Ohio’s Democratic and Republican US Senators team up on East Palestine response

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COLUMBUS, Ohio (Statehouse News Bureau) — Norfolk Southern must test for dioxins, which are toxic pollutants created when plastic is burned, around the site of its train derailment along the Ohio-Pennsylvania border.

That testing order from the US Environmental Protection Agency comes two weeks after Ohio’s two US Senators asked for dioxin testing in East Palestine.

US Sen. Sherrod Brown (D-OH) said he and freshman US Sen. JD Vance (R-OH) not only teamed up on the dioxins testing letter, they’ve also proposed legislation to make changes in railroad safety rules. They’re joined in sponsoring the Railway Safety Act of 2023 by Pennsylvania Democrats Bob Casey and John Fetterman and Republican Senators Marco Rubio and Josh Hawley.

Brown said he’s tired of the partisanship around the derailment and cleanup.

“The House of Representatives is threatening to impeach the Secretary of Transportation. That’s just not my concern,” Brown said in an interview. “My concern is what Senator Vance and I did, and that is write this bill, push for it, make sure Norfolk Southern pays up short term and long term.”

The Railway Safety Act of 2023 would, among other things:

  • create new safety procedures for trains carrying hazardous materials such as notifying state emergency response officials about what they’re carrying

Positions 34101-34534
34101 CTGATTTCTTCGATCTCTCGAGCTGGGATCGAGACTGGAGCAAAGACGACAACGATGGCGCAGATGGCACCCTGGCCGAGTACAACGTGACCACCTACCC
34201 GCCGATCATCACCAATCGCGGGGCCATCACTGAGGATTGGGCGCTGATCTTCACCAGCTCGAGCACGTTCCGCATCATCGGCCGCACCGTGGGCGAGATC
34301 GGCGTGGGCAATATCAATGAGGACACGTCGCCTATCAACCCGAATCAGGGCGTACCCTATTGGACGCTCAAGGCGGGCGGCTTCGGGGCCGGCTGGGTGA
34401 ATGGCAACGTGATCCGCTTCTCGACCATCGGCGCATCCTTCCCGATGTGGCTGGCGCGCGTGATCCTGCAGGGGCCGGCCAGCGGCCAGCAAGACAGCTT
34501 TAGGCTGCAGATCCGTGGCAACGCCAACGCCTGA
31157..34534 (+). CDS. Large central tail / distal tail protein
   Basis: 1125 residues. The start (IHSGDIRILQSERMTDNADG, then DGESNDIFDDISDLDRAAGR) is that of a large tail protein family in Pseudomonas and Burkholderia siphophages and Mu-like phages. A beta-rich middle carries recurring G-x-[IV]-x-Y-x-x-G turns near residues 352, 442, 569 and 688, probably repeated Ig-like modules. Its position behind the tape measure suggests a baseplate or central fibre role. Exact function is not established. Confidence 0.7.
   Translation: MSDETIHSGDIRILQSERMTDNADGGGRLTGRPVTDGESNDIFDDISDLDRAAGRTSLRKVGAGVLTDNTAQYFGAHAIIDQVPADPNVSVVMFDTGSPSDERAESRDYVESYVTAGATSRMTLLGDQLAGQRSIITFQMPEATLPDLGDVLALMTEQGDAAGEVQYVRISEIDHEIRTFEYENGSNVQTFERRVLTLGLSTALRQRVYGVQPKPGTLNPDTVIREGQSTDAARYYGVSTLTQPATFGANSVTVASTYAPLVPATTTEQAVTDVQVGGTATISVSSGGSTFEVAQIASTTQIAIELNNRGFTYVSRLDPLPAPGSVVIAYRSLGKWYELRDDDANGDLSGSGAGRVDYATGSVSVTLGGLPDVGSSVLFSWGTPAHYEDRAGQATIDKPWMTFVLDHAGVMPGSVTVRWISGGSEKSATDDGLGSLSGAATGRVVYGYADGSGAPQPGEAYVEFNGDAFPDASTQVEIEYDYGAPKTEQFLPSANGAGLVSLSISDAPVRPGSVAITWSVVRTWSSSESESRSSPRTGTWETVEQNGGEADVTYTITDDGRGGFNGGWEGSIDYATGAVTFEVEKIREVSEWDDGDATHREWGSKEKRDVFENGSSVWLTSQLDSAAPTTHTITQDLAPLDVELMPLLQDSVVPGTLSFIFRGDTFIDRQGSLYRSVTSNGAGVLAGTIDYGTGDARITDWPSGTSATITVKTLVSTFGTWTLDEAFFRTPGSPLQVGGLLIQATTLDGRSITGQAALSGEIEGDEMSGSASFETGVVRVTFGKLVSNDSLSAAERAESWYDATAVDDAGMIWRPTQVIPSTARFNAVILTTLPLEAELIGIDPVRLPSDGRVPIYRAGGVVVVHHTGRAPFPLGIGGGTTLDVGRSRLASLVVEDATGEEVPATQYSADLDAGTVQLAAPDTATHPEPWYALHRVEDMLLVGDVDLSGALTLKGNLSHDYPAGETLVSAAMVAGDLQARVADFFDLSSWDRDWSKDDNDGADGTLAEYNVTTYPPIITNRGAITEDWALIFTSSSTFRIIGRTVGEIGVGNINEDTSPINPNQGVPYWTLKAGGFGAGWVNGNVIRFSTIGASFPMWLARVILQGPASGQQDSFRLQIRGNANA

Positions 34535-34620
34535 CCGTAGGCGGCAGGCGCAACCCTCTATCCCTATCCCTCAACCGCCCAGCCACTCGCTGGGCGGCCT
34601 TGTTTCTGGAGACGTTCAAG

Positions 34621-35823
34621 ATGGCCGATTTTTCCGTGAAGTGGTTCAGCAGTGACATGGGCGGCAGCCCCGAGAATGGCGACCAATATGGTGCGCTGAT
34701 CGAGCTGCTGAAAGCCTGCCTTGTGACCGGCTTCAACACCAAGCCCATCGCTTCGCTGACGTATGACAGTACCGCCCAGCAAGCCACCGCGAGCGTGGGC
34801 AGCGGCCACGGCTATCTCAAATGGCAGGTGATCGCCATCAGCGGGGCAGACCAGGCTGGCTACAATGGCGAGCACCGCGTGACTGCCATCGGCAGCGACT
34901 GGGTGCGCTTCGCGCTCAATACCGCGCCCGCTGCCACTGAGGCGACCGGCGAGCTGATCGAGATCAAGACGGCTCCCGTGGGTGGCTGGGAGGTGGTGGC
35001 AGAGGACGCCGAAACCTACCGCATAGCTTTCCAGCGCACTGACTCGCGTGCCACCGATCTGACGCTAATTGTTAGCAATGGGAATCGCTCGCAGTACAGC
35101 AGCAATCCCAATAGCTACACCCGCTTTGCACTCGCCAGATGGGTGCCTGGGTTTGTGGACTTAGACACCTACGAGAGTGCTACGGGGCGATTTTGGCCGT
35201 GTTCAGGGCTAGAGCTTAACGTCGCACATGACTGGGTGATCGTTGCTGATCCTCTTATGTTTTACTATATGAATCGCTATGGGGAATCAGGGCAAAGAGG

• increase rail car inspections
  • establish requirements for wayside defect detectors, which send warnings about wheel bearing failures
  • require trains carrying hazardous materials to be scanned by hotbox detectors every 10 miles
  • codify the requirement of two person crews in federal law
  • increase the maximum fine the federal government can issue for safety violations, expanding hazmat training grants for first responders through increased registration fees paid by class 1 railroads
  • provide tens of millions more in grants for wayside defect detectors and other rail priorities

And Brown said he and Vance are also pushing for long-term testing of water and air by the USEPA and the Centers for Disease Control (CDC).

“If there are illnesses two years, five years down the road, ten years, we want to make sure that’s covered,” Brown said. “And covered means that Norfolk Southern pays for all of this. And that means all of this: everything from testing to hotel stays to moving back into your home to rebuilding the fire station, which was right almost literally feet from the tracks, to these long term health concerns.”

Both senators have visited East Palestine, and Brown said he’ll be going back soon. Vance said he wants President Biden to visit, but Brown said he’s not concerned about that but focused on his own response.